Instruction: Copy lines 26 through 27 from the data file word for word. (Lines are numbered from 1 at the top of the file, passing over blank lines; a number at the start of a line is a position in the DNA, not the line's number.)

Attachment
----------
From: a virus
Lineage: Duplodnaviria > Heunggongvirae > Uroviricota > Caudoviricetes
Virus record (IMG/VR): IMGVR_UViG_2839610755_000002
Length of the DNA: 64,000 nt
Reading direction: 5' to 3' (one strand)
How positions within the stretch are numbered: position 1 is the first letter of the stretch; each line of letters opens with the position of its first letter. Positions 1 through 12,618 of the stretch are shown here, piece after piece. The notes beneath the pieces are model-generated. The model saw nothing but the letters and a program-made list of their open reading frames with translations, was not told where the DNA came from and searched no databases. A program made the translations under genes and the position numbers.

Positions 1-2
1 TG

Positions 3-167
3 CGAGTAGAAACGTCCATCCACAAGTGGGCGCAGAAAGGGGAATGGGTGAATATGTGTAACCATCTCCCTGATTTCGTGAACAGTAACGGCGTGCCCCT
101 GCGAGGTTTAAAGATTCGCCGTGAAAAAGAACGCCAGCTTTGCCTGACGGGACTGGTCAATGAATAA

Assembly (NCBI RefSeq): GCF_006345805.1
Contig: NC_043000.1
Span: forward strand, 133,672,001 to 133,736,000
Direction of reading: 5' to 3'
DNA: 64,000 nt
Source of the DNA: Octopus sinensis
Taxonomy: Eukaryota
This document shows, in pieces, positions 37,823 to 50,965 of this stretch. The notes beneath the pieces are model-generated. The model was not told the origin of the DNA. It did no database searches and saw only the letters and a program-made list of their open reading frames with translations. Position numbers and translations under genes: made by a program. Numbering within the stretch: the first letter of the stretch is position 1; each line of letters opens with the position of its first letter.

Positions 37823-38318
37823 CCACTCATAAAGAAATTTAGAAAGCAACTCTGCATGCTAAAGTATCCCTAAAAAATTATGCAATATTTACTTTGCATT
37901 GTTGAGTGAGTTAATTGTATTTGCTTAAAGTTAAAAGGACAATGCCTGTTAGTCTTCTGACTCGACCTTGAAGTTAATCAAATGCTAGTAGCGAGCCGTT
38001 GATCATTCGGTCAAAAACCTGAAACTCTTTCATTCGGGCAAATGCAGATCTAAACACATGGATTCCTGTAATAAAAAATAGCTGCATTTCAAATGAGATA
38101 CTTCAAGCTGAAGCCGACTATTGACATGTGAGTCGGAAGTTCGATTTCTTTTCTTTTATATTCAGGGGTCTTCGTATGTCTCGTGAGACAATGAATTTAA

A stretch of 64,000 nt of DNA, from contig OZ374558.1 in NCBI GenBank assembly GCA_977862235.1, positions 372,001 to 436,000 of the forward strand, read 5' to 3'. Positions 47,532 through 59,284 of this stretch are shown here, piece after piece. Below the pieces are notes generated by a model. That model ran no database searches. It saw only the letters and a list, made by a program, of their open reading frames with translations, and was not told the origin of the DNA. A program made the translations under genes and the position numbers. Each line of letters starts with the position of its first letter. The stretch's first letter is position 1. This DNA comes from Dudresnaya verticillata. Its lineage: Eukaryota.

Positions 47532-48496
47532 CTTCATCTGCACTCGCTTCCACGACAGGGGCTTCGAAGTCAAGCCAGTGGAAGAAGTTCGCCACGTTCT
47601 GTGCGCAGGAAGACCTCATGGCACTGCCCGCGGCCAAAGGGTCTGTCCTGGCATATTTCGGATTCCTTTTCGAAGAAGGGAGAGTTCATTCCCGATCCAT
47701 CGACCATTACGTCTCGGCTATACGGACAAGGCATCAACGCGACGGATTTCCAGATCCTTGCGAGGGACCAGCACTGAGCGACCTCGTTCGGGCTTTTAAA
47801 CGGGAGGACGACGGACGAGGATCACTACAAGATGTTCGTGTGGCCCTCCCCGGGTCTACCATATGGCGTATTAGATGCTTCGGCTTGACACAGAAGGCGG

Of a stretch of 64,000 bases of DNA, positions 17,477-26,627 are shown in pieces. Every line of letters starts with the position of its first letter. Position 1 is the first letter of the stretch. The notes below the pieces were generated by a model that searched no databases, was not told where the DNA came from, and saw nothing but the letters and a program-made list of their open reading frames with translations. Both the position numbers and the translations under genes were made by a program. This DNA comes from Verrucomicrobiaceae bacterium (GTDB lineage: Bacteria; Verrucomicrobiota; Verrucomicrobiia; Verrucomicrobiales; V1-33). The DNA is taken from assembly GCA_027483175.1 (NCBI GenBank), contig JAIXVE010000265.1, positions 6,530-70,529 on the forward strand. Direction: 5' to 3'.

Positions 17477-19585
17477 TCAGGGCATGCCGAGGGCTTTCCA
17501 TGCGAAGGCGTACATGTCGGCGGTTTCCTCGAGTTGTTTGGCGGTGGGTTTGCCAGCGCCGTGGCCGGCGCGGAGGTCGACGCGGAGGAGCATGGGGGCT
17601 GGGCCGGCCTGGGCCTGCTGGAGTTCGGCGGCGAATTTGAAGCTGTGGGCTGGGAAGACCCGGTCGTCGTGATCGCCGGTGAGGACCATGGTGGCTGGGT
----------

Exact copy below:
Positions 47532-48496
47532 CTTCATCTGCACTCGCTTCCACGACAGGGGCTTCGAAGTCAAGCCAGTGGAAGAAGTTCGCCACGTTCT